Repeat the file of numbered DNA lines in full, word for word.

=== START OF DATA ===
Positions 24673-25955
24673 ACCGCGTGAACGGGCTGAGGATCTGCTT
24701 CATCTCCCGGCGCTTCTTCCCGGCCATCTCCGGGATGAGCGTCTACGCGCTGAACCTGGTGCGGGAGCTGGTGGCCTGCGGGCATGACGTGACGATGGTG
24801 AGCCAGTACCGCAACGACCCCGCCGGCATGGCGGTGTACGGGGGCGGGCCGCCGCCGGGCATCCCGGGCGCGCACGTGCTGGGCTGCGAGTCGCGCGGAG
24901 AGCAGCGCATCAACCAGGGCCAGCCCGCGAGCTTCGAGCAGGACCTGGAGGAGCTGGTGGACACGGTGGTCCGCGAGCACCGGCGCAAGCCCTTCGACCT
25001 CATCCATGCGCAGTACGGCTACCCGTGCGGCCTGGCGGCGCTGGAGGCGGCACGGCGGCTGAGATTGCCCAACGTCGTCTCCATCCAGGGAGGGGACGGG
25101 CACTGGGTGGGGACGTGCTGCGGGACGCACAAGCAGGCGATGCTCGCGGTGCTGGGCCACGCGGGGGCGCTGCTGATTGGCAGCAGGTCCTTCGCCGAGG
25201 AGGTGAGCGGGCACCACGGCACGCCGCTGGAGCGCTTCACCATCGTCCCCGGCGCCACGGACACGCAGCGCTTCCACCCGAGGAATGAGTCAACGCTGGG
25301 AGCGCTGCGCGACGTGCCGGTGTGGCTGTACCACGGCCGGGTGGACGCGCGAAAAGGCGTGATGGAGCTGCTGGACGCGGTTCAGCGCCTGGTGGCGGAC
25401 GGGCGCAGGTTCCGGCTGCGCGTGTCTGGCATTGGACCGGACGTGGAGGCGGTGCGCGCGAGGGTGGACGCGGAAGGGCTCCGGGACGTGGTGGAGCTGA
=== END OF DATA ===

Positions 24673-25955
24673 ACCGCGTGAACGGGCTGAGGATCTGCTT
24701 CATCTCCCGGCGCTTCTTCCCGGCCATCTCCGGGATGAGCGTCTACGCGCTGAACCTGGTGCGGGAGCTGGTGGCCTGCGGGCATGACGTGACGATGGTG
24801 AGCCAGTACCGCAACGACCCCGCCGGCATGGCGGTGTACGGGGGCGGGCCGCCGCCGGGCATCCCGGGCGCGCACGTGCTGGGCTGCGAGTCGCGCGGAG
24901 AGCAGCGCATCAACCAGGGCCAGCCCGCGAGCTTCGAGCAGGACCTGGAGGAGCTGGTGGACACGGTGGTCCGCGAGCACCGGCGCAAGCCCTTCGACCT
25001 CATCCATGCGCAGTACGGCTACCCGTGCGGCCTGGCGGCGCTGGAGGCGGCACGGCGGCTGAGATTGCCCAACGTCGTCTCCATCCAGGGAGGGGACGGG
25101 CACTGGGTGGGGACGTGCTGCGGGACGCACAAGCAGGCGATGCTCGCGGTGCTGGGCCACGCGGGGGCGCTGCTGATTGGCAGCAGGTCCTTCGCCGAGG
25201 AGGTGAGCGGGCACCACGGCACGCCGCTGGAGCGCTTCACCATCGTCCCCGGCGCCACGGACACGCAGCGCTTCCACCCGAGGAATGAGTCAACGCTGGG
25301 AGCGCTGCGCGACGTGCCGGTGTGGCTGTACCACGGCCGGGTGGACGCGCGAAAAGGCGTGATGGAGCTGCTGGACGCGGTTCAGCGCCTGGTGGCGGAC
25401 GGGCGCAGGTTCCGGCTGCGCGTGTCTGGCATTGGACCGGACGTGGAGGCGGTGCGCGCGAGGGTGGACGCGGAAGGGCTCCGGGACGTGGTGGAGCTGA